DermNet provides Google Translate, a free machine translation service. Note that this may not provide an exact translation in all languages
Author: Vanessa Ngan, Staff Writer, 2003.
Stretch marks are fine lines on the body that occur from tissue under your skin tearing from rapid growth or over-stretching. It is a common condition that does not cause any significant medical problems but can be of cosmetic concern for some people. Other names for stretch marks are:
Stretch marks are very common, affecting 70% of adolescent girls and 40% of boys. They occur in certain areas of the body where the skin is subjected to continuous and progressive stretching. These include:
Stretch marks can also occur from prolonged use of oral or topical corticosteroids and from anabolic steroids. They are also a feature of the disease Cushing syndrome, where increased adrenal cortical activity excessive. They are seen more often in people with Marfan syndrome.
An early sign of stretch marks developing is when an area of skin becomes flattened and thin with a pink colour. This may also occasionally be itchy. Soon reddish or purplish slightly swollen lines develop perpendicular to the direction of skin tension (striae rubrae). Over time, these lighten to become whitish or flesh-coloured and much less conspicuous (striae albae). Stretch marks are usually several centimetres long and 1–10 mm wide. Those caused by corticosteroid use or Cushing syndrome are often larger and wider and may involve other regions, including the face.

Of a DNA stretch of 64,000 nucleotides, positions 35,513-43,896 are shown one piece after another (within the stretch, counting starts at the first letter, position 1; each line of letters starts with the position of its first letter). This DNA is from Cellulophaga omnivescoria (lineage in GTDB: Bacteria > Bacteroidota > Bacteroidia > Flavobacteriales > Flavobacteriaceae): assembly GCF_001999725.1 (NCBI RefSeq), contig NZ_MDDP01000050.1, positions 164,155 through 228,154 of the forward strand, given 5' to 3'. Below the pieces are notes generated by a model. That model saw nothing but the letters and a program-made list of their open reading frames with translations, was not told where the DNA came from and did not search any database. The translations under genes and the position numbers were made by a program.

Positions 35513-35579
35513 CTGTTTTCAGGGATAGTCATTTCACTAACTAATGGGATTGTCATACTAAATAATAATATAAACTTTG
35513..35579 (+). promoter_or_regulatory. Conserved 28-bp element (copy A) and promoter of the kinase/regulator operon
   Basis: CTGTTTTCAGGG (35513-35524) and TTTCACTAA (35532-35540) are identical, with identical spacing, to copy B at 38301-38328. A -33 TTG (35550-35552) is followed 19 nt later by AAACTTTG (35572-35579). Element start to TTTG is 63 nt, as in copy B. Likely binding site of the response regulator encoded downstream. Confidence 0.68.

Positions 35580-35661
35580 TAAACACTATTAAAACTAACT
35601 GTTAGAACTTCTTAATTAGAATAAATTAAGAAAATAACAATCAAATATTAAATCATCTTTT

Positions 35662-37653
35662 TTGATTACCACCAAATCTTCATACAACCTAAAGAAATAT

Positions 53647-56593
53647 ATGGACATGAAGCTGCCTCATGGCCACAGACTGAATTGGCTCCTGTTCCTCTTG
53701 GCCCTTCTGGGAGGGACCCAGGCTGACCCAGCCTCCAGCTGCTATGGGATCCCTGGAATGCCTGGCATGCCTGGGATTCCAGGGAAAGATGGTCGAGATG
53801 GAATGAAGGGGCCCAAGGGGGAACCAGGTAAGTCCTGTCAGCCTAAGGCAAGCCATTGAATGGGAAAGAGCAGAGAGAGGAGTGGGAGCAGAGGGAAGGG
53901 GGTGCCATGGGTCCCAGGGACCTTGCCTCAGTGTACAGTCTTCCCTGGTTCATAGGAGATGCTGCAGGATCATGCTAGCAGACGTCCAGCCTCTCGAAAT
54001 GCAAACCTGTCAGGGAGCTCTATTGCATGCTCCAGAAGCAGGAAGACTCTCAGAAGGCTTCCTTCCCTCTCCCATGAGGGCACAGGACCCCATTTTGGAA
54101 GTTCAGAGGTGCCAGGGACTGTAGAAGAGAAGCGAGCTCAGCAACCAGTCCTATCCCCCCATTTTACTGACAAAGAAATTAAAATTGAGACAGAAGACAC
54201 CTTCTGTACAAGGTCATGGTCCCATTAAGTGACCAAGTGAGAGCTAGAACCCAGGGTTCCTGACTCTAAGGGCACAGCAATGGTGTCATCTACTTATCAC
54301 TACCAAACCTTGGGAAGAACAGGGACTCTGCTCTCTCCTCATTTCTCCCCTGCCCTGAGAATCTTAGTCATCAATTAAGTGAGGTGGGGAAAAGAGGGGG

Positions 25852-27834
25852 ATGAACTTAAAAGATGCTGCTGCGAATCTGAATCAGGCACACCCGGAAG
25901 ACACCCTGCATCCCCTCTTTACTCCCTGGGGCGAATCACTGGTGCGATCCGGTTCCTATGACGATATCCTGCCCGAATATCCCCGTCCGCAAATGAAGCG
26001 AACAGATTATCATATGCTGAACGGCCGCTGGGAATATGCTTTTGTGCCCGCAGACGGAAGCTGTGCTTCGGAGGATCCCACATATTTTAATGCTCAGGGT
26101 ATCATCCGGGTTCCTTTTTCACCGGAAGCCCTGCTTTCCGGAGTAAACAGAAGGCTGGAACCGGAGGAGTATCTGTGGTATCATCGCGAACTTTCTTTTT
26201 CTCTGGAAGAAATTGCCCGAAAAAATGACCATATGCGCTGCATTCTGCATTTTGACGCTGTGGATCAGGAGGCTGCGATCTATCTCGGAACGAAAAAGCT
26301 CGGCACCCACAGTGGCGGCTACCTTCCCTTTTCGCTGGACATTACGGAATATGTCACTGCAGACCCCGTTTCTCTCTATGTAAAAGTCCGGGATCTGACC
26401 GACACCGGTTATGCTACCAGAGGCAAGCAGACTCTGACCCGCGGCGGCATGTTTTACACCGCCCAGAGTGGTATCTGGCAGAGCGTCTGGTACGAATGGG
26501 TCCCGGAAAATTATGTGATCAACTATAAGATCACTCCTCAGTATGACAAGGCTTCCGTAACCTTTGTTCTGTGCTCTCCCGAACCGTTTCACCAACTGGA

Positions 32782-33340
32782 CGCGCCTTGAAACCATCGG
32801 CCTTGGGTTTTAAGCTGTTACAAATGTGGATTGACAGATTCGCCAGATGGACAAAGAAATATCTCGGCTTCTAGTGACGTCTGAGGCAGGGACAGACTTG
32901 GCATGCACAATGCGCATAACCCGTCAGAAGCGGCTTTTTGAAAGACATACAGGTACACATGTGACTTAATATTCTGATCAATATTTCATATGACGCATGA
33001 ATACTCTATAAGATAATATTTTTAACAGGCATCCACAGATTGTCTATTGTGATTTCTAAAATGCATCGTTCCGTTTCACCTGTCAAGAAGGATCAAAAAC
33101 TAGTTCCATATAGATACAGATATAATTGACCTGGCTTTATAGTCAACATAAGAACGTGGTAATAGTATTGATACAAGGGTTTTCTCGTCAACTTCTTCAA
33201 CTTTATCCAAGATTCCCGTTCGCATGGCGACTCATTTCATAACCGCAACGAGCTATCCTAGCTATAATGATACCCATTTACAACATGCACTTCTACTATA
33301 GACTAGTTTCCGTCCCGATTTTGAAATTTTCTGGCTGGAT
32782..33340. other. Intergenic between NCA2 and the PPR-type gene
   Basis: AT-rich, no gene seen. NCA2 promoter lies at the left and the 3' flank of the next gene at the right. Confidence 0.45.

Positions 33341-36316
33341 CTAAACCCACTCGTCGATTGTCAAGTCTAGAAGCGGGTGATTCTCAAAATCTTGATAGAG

Stretch marks (striae)
The histopathological features of striae rubrae on skin biopsy include:
Striae albae resemble scar tissue:
Striae can be confused with linear focal elastosis, which has increased elastic fibres on histopathology.
Stretch marks usually are only a cosmetic problem, but rarely, if extensive they may ulcerate or tear easily in an accident. Stretch marks occurring in adolescents become less visible over time and generally require no treatment. In other cases, if stretch marks are a cause of concern then the following treatments, or others, can be tried, but have not been proven to be effective:
© 2020 DermNet New Zealand Trust.
DermNet NZ does not provide an online consultation service. If you have any concerns with your skin or its treatment, see a dermatologist for advice.